Deaf/Hard of Hearing

Deaf/Hard of Hearing

It often comes as a surprise to people that many deaf people refer to themselves as members of Deaf culture. The American Deaf culture is a unique linguistic minority that uses American Sign Language (ASL) as its primary mode of communication.

The term, “deaf” refers to members of the Deaf community who share common values, norms, traditions, language, and behaviors. Deaf people do not perceive themselves as having lost something (i.e. hearing) and do not think of themselves as handicapped, impaired or disabled.  They celebrate and cherish their culture because it gives them the unique privilege of sharing a common history and language.  Deaf people are considered a linguistic minority within the American culture.  They have their own culture and at the same time live and work within the dominant American culture.

Deaf and Hard of Hearing Basics (HOH)

Not sure how to communicate with a student who is deaf? This article provides five simple guidelines.

1. Most people feel uncomfortable when meeting a Deaf person for the first time. This is very normal.  When we communicate with people, we general don't have to think about the process. When faced with a Deaf person, we are uncertain which rules apply. We don't know where to look, or how fast or loud to speak. When the Deaf person gives us a look of confusion, we don't know how to correct the problem. Accept the fact that your initial communications will feel uncomfortable and awkward. As you interact more, you will start to feel more comfortable and know how to make yourself understood.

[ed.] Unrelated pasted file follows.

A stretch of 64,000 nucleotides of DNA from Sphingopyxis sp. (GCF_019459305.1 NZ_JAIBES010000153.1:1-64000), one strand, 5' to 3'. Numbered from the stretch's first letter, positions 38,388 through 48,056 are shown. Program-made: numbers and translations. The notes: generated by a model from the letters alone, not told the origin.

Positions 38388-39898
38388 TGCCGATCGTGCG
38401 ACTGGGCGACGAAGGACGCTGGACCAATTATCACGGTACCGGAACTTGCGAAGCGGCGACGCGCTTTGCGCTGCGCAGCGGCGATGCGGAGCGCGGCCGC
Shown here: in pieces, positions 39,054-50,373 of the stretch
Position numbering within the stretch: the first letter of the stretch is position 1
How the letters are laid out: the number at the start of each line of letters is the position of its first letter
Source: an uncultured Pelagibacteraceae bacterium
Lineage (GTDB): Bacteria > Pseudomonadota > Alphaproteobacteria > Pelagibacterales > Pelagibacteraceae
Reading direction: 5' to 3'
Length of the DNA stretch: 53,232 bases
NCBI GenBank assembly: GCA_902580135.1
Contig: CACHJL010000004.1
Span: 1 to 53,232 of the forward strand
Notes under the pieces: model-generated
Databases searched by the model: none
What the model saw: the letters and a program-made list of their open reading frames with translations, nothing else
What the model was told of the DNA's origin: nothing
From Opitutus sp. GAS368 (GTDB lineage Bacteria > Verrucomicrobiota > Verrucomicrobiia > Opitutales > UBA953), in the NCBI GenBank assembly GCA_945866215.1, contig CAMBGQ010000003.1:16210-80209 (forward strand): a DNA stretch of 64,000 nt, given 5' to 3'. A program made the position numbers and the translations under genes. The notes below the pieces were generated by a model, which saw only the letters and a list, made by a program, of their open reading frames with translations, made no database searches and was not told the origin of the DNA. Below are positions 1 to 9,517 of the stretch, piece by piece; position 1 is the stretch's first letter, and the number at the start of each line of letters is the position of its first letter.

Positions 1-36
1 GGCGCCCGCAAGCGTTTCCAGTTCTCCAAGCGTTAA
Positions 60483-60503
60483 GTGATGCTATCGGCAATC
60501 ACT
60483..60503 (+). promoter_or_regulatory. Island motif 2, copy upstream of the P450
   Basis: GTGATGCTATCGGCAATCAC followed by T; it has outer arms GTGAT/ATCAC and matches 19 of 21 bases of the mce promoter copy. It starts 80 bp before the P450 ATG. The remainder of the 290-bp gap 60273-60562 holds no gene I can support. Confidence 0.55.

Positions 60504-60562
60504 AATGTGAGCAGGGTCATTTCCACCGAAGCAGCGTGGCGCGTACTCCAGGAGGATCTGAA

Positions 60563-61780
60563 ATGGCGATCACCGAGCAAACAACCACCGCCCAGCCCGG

2. It's okay to write a Deaf person. The Deaf person will appreciate your effort even more if you use a combination of gestures, facial expressions, body language, and written communication. Some Deaf people can lip read very well.  If one approach doesn't work, try another. If the deaf person uses her/his voice and you don't understand, it's fine to indicate the person should write.

3. Most people engage in very quick and efficient conversations. We often lose patience when someone is having difficulty understanding. We look for ways to speed up the interaction. Deaf people highly value face-to-face communication and perceive it as an investment, not as an imposition. Take the time to communicate and connect. If the Deaf person does not understand, she or he will ask questions. If you do not understand the Deaf person, stop the conversation and ask for clarification. Never fake understanding or say, “Never mind, it’s not important.” No matter how trivial, share the information.

4. Deaf people listen with their eyes. A Deaf person cannot look at an object and at the same time listen to you describe how to use it.  Only talk when you have eye contact with the Deaf person.

5. Many Deaf people will use a sign language interpreter. You should speak directly to the Deaf person, not to the interpreter, and maintain eye contact with the deaf person. This will feel awkward because the Deaf person will be looking at the interpreter, not you, but it will be noticed and appreciated by the Deaf person.

6. Some people are reluctant to attempt to communicate directly with a Deaf person when they use an interpreter. Use the beginning and end of the conversation as an opportunity for direct communication with the Deaf person. When you take the initiative to shake hands, make eye contact, use gestures, touch and/or smile, you are communicating in a visual and tactile manner.

Adapted from PepNet. (2003). Deaf Culture.